A tradition from the homeland found its place in the new land Saturday when hundreds turned out for a festive lantern festival where children made sweet rice balls and paper lanterns, both staples of the Lunar New Year holiday.
Thursday is the 15th day of this , and it's Lantern Festival in China and Taiwan. Given the large numbers of Chinese and Taiwanese immigrants in Cupertino, Lantern Festival is a notable cultural holiday in the city.
It's also noteworthy that Koreans and Vietnamese celebrate Lunar New Year but don't celebrate their Lantern Festivals on the same day. Korean Lantern Festival is on Buddha's birthday, the eighth day of the fourth lunar month, and the Vietnamese one coincides with Moon Festival on the 15th day of the eighth lunar month. This Thursday is only a Chinese and Taiwanese holiday.
Chinese and Taiwanese immigrants in Cupertino typically don't let children take lanterns out at night for the holiday like those in their homeland. They just quietly celebrate it at home by eating the holiday's quintessential dessert, sweet rice balls.
Sweet rice balls are boiled and served in a bowl of hot water or sugared water. A gourmet chef would sprinkle some dried osmanthus blossoms into the water.
Such sweet rice balls are available at and in Cupertino. They come with different kinds of stuffing, such as sesame paste, azuki bean paste and peanut sauce, in frozen packages.
For years the Chinese and Taiwanese immigrants in Cupertino settled for sweet rice balls alone in their celebrations, but this year—thanks in larger part to Frank Hong—the Lantern Festival that took place at the Marriott Hotel in Santa Clara on Saturday brought out the synonymous brightly colored paper lanterns.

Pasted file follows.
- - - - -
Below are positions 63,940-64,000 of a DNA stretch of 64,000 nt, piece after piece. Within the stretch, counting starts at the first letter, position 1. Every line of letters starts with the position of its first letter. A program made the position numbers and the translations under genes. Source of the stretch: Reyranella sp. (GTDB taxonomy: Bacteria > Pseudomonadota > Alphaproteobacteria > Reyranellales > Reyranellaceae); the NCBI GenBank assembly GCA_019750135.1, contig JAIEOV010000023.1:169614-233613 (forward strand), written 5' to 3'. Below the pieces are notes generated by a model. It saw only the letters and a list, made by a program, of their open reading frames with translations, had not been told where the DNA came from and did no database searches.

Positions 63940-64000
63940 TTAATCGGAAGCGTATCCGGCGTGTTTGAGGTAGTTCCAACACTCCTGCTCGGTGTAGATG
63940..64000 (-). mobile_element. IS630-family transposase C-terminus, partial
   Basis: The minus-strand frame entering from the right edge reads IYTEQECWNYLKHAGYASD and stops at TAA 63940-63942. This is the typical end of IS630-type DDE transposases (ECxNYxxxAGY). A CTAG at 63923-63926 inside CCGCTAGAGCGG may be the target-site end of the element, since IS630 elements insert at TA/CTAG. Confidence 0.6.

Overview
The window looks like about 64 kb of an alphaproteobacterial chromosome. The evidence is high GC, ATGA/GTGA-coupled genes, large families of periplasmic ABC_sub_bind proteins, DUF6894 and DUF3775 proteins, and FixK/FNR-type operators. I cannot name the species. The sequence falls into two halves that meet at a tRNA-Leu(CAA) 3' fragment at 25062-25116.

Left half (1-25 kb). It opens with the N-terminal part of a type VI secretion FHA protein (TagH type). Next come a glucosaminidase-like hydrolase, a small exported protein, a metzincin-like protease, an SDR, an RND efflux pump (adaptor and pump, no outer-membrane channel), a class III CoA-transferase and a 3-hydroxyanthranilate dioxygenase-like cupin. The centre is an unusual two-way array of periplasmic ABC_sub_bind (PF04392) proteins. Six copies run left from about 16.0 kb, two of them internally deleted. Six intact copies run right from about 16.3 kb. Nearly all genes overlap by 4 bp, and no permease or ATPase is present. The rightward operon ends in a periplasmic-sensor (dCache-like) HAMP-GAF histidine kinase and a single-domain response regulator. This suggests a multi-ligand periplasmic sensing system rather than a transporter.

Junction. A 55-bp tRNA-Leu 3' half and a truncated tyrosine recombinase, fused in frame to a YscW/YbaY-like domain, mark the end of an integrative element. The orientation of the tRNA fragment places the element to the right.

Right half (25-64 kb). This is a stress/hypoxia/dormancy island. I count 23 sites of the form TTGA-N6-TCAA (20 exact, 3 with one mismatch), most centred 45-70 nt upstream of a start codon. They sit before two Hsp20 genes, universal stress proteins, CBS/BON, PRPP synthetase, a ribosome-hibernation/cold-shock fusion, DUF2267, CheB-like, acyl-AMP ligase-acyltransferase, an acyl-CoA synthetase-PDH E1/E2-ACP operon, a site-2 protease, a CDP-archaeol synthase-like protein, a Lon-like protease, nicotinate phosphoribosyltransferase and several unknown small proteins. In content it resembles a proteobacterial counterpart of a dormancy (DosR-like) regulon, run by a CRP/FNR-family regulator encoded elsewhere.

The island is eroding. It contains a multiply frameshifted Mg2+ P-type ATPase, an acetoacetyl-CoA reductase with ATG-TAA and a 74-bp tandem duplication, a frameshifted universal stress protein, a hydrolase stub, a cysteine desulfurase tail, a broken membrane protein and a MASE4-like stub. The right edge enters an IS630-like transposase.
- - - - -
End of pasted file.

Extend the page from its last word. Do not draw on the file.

Hong is a Cupertino resident, considered to be influential in Silicon Valley's Taiwanese-American community.
As a leader of the Northern California South Bay Taiwanese Association, Hong brought up his idea of organizing a Lantern Festival event, and members of the local nonprofit made it happen.
The event featured a kids' room where children were taught how to make sweet rice balls from scratch, how to make lanterns with colored paper and how to play with certain traditional Taiwanese toys. Its family-friendly nature drew nearly 400 attendees, some of them from quite a distance, such as Susan Pai, who drove her four children from Pleasanton.
"I brought them here to experience Taiwanese culture, to learn about what I did as a kid,” Pai said.
Most other attendees came from nearby cities, including Cupertino. Kuei-Nung Kao and Erica Chien, a married couple of Cupertino, were among numerous parents watching their children play in the kids' room.
Their daughter’s smile as she learned to make a rabbit-shaped paper lantern—for the Year of the Rabbit—told as much as her own remarks.
“This is fun,” said Mia, 5.
"We came to let our children experience Lantern Festival, to feel what it's all about," said Chien, holding the couple’s 1-year-old daughter, Leia.
It was precisely Hong's goal: Educate American-born Taiwanese children about Lantern Festival by putting on this event.
"I hope this exposes second-generation Taiwanese-Americans to Taiwanese culture, and it gives them a happy memory of their childhood," Hong said.
The Lantern Festival event was not all about children—kid-free adults had lunch and watched live dance performances as well as slide shows about Lantern Festival traditions in a large lounge next to the kids' room. The buffet lunch included, of course, sweet rice balls for dessert.
In attendance at Hong’s table was the American-born Chinese Cupertino Mayor Gilbert Wong, who was getting a Lantern Festival education of his own.
"I'm very happy to be here celebrating Lantern Festival with Taiwanese-Americans. It's important to learn about Taiwanese culture, as there's a huge Taiwanese community, not only in Cupertino but also in the entire Santa Clara County."